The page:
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Friday, September 02, 2005

A Rare Peak inside a Closed Society
British filmmaker Daniel Gordon's documentary follows two girls, 13-year-old Pak Hyon Sun and 11-year-old Kim Song Yun, as they train for the Mass Games, huge choreographed celebrations held periodically to commemorate significant anniversaries in North Korea's history.

"Even if you studiously follow world news, you're unlikely to have seen this much of the day-to-day lives of North Koreans, which are riddled with contradictions. The girls' families, one from the intellectual class, the other working class, live in Pyongyang, where all are equal under the Communist system. The state-provided apartments, though small and spartan, appear to be comfortable. However, we are told that the capital city is considered the nation's showcase and people are reminded how lucky they are to live there, implying conditions in other areas are not as good.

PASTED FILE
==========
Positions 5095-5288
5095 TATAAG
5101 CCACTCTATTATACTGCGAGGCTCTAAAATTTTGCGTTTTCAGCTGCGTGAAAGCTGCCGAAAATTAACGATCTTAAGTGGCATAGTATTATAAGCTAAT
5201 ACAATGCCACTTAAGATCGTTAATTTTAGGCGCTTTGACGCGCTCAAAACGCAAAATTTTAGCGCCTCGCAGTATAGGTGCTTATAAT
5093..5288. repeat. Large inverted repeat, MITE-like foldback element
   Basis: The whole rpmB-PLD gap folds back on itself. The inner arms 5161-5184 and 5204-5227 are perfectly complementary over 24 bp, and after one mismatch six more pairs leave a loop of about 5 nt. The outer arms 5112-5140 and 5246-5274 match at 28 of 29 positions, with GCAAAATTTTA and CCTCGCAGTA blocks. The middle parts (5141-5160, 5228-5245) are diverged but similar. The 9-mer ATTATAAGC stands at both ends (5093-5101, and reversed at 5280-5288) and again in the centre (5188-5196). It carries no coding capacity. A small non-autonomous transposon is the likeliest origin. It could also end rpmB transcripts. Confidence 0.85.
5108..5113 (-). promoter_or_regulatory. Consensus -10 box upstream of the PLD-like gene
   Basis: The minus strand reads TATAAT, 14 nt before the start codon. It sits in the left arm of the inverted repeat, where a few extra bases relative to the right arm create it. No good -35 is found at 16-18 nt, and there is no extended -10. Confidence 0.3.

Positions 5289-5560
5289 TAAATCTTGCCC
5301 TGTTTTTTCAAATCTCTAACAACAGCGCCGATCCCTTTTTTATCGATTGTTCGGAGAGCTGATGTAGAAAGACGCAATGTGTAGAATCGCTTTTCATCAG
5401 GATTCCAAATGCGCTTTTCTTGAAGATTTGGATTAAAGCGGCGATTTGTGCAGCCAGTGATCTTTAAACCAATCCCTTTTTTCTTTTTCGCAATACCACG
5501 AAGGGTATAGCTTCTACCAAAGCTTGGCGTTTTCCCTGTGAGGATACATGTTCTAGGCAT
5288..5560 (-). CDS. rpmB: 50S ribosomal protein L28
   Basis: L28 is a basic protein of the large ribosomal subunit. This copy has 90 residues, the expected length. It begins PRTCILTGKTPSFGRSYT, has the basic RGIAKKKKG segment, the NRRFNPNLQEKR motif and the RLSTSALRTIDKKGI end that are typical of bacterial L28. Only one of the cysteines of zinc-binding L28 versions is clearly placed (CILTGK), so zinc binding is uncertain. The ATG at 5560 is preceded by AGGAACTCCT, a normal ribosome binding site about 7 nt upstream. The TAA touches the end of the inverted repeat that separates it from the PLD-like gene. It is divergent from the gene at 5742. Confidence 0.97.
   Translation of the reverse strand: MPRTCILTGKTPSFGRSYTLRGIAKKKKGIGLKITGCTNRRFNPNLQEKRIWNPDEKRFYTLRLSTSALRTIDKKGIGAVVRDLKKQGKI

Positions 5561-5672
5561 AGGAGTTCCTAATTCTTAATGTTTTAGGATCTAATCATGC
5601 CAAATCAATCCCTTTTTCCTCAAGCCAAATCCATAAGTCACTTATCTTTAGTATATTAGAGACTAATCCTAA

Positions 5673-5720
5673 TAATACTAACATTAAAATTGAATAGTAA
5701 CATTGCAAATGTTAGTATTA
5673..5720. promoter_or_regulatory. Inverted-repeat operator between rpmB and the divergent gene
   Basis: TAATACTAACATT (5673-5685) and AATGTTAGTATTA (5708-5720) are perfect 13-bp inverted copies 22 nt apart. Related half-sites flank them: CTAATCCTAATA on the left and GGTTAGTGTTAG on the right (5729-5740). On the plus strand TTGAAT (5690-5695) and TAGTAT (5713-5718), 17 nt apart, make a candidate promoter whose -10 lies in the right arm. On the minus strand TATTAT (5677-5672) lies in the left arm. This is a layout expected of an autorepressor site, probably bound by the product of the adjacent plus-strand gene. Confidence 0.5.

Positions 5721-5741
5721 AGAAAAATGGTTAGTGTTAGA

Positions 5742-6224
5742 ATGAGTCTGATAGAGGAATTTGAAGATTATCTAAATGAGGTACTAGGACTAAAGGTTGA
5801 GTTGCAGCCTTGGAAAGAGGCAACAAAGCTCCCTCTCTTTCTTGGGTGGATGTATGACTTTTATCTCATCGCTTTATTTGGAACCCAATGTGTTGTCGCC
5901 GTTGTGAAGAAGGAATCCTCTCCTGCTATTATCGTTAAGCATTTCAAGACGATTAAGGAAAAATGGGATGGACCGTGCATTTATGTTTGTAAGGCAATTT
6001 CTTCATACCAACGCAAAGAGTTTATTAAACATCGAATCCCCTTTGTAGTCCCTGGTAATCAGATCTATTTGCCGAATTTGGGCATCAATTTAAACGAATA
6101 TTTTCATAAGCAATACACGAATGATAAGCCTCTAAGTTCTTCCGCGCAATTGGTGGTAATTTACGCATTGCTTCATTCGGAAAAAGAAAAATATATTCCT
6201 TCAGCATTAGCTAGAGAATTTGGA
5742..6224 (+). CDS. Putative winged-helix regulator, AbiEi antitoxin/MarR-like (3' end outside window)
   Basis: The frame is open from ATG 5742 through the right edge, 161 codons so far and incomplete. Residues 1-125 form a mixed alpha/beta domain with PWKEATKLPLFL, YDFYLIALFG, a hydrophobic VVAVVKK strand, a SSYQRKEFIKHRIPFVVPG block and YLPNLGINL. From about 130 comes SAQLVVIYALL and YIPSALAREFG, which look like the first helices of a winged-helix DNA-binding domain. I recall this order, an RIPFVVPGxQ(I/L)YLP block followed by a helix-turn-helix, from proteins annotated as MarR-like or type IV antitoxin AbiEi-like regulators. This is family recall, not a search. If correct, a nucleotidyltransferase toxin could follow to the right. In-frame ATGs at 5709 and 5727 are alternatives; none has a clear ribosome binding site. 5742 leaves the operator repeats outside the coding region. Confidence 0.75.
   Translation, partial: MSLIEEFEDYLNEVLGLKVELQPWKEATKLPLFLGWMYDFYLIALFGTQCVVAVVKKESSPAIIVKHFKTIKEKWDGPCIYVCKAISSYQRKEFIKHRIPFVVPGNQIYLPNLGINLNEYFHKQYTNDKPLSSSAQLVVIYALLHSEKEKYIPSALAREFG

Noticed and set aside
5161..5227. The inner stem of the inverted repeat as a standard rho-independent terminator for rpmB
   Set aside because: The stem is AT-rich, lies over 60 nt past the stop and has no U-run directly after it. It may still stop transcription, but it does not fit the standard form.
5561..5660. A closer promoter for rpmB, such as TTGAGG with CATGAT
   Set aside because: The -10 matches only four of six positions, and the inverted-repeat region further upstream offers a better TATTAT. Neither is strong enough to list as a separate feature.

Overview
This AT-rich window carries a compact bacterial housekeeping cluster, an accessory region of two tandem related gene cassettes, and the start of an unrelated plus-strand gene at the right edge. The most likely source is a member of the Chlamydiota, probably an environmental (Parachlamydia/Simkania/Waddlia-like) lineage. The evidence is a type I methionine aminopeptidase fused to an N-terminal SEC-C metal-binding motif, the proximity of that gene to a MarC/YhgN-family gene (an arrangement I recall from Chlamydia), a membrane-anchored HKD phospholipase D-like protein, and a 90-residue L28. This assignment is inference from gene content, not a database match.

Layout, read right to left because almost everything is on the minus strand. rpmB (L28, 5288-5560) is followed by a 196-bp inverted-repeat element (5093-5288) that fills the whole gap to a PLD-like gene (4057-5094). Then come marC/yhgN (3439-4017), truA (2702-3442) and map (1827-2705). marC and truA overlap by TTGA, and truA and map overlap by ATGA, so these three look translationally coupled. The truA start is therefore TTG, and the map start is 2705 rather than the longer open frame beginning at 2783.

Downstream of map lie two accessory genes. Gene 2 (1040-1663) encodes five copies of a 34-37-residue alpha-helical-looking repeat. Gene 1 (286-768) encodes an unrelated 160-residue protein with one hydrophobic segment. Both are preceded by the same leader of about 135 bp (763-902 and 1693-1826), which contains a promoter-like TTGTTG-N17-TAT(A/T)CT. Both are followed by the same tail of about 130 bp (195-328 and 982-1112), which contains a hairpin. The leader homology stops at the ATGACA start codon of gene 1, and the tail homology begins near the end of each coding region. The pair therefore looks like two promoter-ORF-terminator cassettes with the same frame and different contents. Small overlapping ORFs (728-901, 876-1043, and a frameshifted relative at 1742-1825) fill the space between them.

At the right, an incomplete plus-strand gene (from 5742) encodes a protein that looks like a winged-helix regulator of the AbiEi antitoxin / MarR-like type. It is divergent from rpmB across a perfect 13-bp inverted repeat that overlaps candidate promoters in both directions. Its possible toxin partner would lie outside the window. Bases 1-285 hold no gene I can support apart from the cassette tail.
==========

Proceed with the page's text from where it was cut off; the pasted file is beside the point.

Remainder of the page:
Even in Pyongyang, food is rationed. One family celebrates a child's birthday by giving her a full bowl of rice while her siblings get half. State-run radio is piped into every kitchen (though the volume can be turned down), and the country's one television station (if you are fortunate enough to have received one) airs propaganda, movies and entertainment for five hours each day."

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